alternatives are dry machining and machining with minimum quantity lubrication (MQL).Dry machining is now of great interest and actually, they meet with success in the field of environmentally friendly manufacturing . In reality, however, they are sometimes less effective when higher machining efficiency, better surface finish quality and severe cutting conditions are required. For these situations, semi-dry operations utilizing very small amount of cutting fluids are expected to become a powerful tool and, in fact, they already play a significant role in a number of practical applications .
minimum quantity lubrication (MQL) refers to the use of cutting fluids of only a minute amount—typically of a flow rate of 50–500 ml/h which is about three to four orders of magnitude lower than the amount commonly used in flood cooling condition. The concept of minimum quantity lubrication, sometimes referred to as near dry lubrication or micro-lubrication , has been suggested since a decade ago as a mean of addressing
the issues of environmental intrusiveness and occupational hazards associated with the airborne cutting fluid particles on factory shop floors. The minimization of cutting fluid also leads to economical benefits by way of saving lubricant costs and work piece/tool/machine cleaning cycle time. Significant progress has been made in dry and semidry machining recently, and minimum quantity lubrication(MQL) machining in particular has been accepted as a successful semi-dry application because of its environmentally friendly characteristics. Some good results have been obtained with this technique . Lugscheider et al. used this technique in reaming process of gray cast iron and aluminum alloy with coated carbide tools and concluded that it caused a reduction of tool wear when compared with the completely dry process and, consequently, an improvement in the surface quality of the holes.

The drilling of aluminum–silicon alloys is one of those processes where dry cutting is impossible due to the high ductility of the work piece material. Without cooling and lubrication, the chip sticks to the tool and breaks it in a very short cutting time. There fore, in this process a good alternative is the use of the MQL technique The present work experimentally investigates the role of minimum quantity lubrication on cutting temperature, chip reduction coefficient and dimensional deviation in plain turning of AISI-1040 steel at different speed-feed combinations by uncoated carbide insert and compares the effectiveness of MQL with that of dry machining and conventional cutting fluid.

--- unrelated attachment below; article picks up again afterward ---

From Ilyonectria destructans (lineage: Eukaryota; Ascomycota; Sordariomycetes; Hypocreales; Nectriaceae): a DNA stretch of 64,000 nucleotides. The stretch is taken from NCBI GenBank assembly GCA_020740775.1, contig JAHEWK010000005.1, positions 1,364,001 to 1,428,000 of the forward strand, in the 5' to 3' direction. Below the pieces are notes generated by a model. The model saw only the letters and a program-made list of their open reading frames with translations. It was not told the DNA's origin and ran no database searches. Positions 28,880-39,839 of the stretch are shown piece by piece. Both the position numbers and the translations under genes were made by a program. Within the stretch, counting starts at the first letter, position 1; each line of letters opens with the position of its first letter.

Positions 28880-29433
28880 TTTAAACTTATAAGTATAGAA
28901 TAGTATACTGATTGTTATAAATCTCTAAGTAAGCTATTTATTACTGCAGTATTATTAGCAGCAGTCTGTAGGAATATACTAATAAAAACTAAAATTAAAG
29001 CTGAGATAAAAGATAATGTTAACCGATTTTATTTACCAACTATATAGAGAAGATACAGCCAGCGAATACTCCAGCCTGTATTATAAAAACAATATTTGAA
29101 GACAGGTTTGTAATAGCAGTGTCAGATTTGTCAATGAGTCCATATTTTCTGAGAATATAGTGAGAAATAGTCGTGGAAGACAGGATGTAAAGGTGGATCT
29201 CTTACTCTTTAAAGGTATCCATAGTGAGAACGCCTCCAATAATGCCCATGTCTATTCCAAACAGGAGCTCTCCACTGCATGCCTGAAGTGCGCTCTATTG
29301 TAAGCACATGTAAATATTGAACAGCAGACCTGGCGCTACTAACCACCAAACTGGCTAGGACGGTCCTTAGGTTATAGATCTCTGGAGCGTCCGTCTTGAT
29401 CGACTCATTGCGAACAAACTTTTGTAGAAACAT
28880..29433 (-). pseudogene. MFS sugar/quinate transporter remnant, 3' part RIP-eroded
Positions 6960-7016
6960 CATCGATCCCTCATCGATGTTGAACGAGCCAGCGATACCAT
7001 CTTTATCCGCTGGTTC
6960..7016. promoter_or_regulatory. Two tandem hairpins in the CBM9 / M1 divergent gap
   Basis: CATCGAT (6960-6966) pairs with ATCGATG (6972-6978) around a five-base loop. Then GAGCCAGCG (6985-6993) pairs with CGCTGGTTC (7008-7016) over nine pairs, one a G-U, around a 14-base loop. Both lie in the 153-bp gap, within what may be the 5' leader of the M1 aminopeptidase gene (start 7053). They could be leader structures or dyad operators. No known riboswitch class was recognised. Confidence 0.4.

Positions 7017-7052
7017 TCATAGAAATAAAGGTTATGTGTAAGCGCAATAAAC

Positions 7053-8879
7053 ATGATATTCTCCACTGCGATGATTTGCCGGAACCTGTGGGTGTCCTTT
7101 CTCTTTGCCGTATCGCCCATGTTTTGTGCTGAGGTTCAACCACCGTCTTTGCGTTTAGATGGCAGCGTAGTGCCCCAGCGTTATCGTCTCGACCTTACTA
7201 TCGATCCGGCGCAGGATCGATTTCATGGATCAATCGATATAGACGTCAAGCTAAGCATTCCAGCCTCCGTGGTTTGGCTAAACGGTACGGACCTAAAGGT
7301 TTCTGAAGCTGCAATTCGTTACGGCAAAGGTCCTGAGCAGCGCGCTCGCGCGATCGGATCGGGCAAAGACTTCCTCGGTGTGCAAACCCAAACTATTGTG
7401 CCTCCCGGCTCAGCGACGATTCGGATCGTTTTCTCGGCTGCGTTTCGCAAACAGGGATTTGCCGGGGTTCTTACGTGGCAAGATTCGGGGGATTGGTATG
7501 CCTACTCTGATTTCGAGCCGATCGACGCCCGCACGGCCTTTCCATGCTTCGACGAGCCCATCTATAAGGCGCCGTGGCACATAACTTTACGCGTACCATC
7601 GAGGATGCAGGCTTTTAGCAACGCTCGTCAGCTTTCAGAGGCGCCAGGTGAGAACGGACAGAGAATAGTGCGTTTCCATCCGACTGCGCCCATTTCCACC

CHAPTER 2
EXPERIMENTAL CONDITIONS AND PROCEDURE

For the present experimental studies, AISI-1040 steel rod of initial diameter 110mm and length 620mm was plain turned in a BMTF Lathe, Bangladesh, 4 hp by uncoated carbide insert of integrated chip breaker geometry at different speed-feed combinations under dry, wet and minimum quantity lubrication (MQL) conditions to study the role of MQL on the machinability characteristics of that work material mainly in respect of cutting temperature, chip reduction coefficient and dimensional deviation. The experimental conditions are given in Table 1.
Machine tool BMTF Lathe, Bangladesh, 4 hp
Work piece AISI-1040 steel (size: Ø110mm×620 mm) Cutting tool (insert)
Cutting insert Carbide, SNMM 120408 (P-30 ISOspecification), Drillco
Tool holder PSBNR 2525M12(ISO specification),
Working tool geometry −6◦, −6◦, 6◦, 6◦, 15◦, 75◦, 0.8 (mm)
Cutting velocity, Vc 64, 80, 110 and 130 m/min
Feed rate, So 0.10, 0.13, 0.16 and 0.20 mm/rev
Depth of cut, t 1.0mm
MQL supply: Air 7 bar, Lubricant: 60 ml/h (throughexternal nozzle)